The goal of this T32 program is to train new independent investigators who will utilize contemporary genetic and molecular genetic techniques to investigate the underlying mechanisms of aging. The rationale for the focus of our program can be succinctly summarized as follows: 1) The genetic approach to the analysis of the biology and pathobiology of aging has special merit that, by definition, it deals with primary, constitutional, heritable, controls of gene action and thus can inform us as to fundamental mechanisms. 2) The tools for the molecular genetic approach to the pathobiology of aging are becoming increasingly rich and diverse. We thus believe that this focus for gerontological research will be applied with increasing frequency and success. While this may seem obvious given today's prominence of molecular genetics, until recently the field of gerontology did not have so rich a historical background in use of genetic approaches. Thus, we believe there is a need for more investigators who are trained in the principles and methods of genetic analysis and in gerontology. Such training is the primary goal of this program. The program currently supports 8 pre- and 8 post-doctoral trainees, and we request to sustain these numbers. We provide continuity of training by typically providing support for 3-4 (pre-doc) or 2-3 (post-doc) years. Predoctoral candidates ordinarily begin in their 2nd year of graduate training and post-docs in their 1st year of post-graduate training. The relevance of this program to public health is rooted in fact that age is the primary risk factor for disease in our population: diseases associated with aging are the chief health burden to our society and the primary cause of reduced quality of life. An increased understanding of the genetic mechanisms responsible for the processes that contribute to the burden of disease in aging can have a great positive impact on our society. We are training bright, new scientists who are highly motivated to work to increase this understanding.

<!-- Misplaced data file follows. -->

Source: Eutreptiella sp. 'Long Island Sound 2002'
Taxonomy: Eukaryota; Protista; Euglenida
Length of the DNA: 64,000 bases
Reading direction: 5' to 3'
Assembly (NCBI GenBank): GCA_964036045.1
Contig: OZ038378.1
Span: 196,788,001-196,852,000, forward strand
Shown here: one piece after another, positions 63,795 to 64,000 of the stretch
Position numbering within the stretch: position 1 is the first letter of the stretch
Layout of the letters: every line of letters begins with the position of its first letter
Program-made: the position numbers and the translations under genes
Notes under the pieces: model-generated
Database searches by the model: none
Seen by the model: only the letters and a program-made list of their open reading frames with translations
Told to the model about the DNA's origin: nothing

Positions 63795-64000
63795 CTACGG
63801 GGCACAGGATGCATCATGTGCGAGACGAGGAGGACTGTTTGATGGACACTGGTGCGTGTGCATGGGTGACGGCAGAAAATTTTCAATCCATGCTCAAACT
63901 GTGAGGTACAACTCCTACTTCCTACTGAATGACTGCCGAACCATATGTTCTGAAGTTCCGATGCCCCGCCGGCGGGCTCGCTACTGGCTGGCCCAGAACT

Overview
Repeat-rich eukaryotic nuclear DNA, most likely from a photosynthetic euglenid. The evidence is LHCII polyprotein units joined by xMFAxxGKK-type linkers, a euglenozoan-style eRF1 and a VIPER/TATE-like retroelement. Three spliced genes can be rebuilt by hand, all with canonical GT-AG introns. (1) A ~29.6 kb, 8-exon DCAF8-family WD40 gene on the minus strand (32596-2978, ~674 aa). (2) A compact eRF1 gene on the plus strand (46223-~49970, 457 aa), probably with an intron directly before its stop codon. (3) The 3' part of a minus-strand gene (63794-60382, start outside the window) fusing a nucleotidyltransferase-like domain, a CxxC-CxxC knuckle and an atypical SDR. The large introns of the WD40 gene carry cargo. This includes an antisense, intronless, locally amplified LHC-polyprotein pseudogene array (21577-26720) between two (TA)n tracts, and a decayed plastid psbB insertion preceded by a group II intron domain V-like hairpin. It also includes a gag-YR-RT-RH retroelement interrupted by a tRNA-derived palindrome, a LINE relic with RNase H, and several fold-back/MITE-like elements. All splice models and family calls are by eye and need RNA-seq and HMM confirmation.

The goal of this T32 program is to train new independent investigators who will utilize contemporary genetic and molecular genetic techniques to investigate the underlying mechanisms of aging. An increased understanding of the genetic mechanisms responsible for the processes that contribute to the burden of disease in aging can have a great positive impact on our society and we are training bright, new scientists who are highly motivated to work to increase this understanding.
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